Sunday, 28 October 2018

Chenopodium striatiforme

Back in September I was poking along an arable field margin looking for Knotgrasses (Polygonum spp.), when I spotted a Fat-hen species that looked a bit unusual. It wasn't one of the typical variants of Fat-hen, being dwarf with a short leading stem, and multiple branches arising near the rootstock and spreading horizontally before ascending. The leaves were also very small, rather sparse and with no teeth or lobes on the margin.

I vaguely remembered an image of something that looked similar in Flora Nordica, and this along with the interesting new account of the genus in Sell & Murrell encouraged me to take it home for a closer look.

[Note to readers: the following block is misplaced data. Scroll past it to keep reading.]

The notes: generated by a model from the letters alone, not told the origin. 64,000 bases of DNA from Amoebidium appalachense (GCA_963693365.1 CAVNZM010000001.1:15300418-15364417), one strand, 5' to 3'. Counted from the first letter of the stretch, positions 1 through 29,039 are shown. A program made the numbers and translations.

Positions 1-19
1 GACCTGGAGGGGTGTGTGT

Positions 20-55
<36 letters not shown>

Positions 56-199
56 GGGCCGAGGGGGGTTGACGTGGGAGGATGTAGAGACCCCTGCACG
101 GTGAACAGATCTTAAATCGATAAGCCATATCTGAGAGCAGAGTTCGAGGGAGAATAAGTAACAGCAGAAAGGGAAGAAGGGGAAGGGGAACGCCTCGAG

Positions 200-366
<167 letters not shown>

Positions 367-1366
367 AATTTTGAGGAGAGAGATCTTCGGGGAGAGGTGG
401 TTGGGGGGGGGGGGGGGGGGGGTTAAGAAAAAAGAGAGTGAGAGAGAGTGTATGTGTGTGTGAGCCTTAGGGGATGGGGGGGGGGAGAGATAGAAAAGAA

After a bit of background reading and looking at images online, I was reasonably satisfied that this was Small-leaved Fat-hen (Chenopodium striatiforme). Confirmed subsequently with the help of Dr John Akeroyd. This is a species that Continental botanists have been satisfied with for sometime, but until Sell & Murrell it was probably not a species most British and Irish Botanists were aware of. It is a distinct little species, rarely more than 40cm tall, and in this case less than 30cm.

Of course I was so desperate to get to my books that I forgot to photograph it in situ, and by the time I had finished looking at it the light was fading. But the following photograph should be adequate to give a flavour of the species and its distinctive form and foliage. I've propped it up with some of those pottery feet used to support plant pots, which indicates the small size of the plant.

Rather better are these photographs sourced online. See here and here.

No comments:

Post a comment